eSolutions: Substance Abuse Treatment & Confidentiality
eSolutions is a monthly e-newsletter bringing you practical solutions and resources on primary and behavioral healthcare integration from across the United States.
Feature Article: Don’t Be Spooked
Quick Tips: Educating Patients on Information Sharing
New From CIHS
Navigating confidentiality challenges when integrating mental health, substance abuse, and primary care
Kathy Reynolds, Executive Director, CIHS
Confidentiality is one of the key challenges facing bidirectional integrated healthcare partnerships. The Health Information Portability Act (HIPAA), 42 CRF Part2, and state-based confidentiality policies can all be addressed effectively for the partnership to safely and confidently share information. Contrary to popular belief, information can be shared across agencies when proper precautions are taken. Clearly, any policies and/or procedures you consider adopting in this area must be approved by your privacy officer, corporation counsel, and/or HIPAA Privacy and Security Committees.
The Health Insurance Portability and Accountability Act (HIPAA) does allow the sharing of information between organizations for the purpose of healthcare coordination. In order to feel comfortable with sharing information under HIPAA, partnering organizations often become Organized Health Care Delivery Systems (OHCDS). Section 160.103 of HIPAA describes this arrangement. Specifically the law allows:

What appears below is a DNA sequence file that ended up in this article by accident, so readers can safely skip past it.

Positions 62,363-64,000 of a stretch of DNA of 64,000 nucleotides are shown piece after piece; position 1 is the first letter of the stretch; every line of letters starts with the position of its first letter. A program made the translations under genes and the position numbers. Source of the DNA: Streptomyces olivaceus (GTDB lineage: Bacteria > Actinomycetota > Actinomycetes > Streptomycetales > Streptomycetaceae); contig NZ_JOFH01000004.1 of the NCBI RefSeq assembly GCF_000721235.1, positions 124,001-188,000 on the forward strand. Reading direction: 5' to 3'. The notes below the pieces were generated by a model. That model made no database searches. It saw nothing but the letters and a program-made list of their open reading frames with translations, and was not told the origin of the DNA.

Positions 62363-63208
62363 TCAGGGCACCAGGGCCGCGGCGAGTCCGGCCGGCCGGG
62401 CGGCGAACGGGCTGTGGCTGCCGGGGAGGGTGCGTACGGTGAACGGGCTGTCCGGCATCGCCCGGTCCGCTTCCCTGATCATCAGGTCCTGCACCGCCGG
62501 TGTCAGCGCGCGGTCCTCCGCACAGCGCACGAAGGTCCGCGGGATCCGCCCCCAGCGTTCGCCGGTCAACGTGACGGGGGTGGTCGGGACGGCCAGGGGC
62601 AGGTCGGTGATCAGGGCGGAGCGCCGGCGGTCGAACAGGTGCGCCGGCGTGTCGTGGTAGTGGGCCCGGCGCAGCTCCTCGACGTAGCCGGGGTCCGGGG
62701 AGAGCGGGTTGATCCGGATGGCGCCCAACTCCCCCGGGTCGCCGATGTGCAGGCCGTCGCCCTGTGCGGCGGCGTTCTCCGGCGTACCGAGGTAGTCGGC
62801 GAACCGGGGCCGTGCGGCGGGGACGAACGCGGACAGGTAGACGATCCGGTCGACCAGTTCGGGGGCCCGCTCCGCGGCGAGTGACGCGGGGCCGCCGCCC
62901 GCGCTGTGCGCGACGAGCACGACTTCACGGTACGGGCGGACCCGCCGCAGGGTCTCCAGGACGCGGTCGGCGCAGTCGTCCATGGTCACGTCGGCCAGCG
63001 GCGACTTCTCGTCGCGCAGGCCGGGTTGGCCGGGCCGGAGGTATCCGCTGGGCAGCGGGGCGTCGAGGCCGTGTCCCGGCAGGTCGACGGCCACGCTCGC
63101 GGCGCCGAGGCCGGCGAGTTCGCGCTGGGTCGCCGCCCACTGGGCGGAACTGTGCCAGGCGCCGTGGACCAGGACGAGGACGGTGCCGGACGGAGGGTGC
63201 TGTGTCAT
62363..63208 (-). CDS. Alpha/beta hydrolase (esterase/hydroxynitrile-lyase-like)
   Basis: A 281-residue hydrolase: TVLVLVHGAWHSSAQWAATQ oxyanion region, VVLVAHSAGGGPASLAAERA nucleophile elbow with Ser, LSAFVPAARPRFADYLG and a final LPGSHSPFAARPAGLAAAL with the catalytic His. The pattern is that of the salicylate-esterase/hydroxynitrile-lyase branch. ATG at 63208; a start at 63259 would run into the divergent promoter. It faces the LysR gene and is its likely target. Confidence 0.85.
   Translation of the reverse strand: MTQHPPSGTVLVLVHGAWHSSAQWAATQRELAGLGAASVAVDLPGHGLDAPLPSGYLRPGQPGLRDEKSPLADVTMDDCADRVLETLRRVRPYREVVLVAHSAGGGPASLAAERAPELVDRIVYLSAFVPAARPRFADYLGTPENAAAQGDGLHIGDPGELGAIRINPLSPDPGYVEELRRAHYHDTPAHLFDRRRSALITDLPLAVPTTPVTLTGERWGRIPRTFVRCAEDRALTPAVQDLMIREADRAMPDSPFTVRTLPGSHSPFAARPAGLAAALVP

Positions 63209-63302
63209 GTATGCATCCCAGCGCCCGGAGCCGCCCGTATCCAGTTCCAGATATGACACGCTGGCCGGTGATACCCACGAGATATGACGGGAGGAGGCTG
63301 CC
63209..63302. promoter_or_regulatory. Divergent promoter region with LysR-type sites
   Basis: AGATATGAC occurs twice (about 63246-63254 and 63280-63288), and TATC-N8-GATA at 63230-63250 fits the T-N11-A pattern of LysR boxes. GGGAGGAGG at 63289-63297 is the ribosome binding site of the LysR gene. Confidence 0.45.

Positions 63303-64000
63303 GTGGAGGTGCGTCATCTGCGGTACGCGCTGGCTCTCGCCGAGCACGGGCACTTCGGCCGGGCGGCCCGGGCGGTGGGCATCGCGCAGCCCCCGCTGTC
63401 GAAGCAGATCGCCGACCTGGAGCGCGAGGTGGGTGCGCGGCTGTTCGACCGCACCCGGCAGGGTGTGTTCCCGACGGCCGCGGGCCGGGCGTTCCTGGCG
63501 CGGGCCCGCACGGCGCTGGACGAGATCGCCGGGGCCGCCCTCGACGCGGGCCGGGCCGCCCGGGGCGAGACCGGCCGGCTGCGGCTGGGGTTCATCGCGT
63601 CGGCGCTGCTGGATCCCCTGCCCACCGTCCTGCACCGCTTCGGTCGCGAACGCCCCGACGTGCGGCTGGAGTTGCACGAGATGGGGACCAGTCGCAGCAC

"A clinically integrated care setting in which individuals typically receive health care from more than one health care provider or an organized system of health care in which more than one covered entity participates, and in which the participating covered entities:
- Hold themselves out to the public as participating in a joint arrangement; and
Participate in joint activities that include at least one of the following:
- Utilization review, in which health care decisions by participating covered entities are reviewed by other participating covered entities or by a third party on their behalf;
- Quality assessment and improvement activities, in which treatment provided by participating covered entities is assessed by other participating covered entities or by a third party on their behalf; or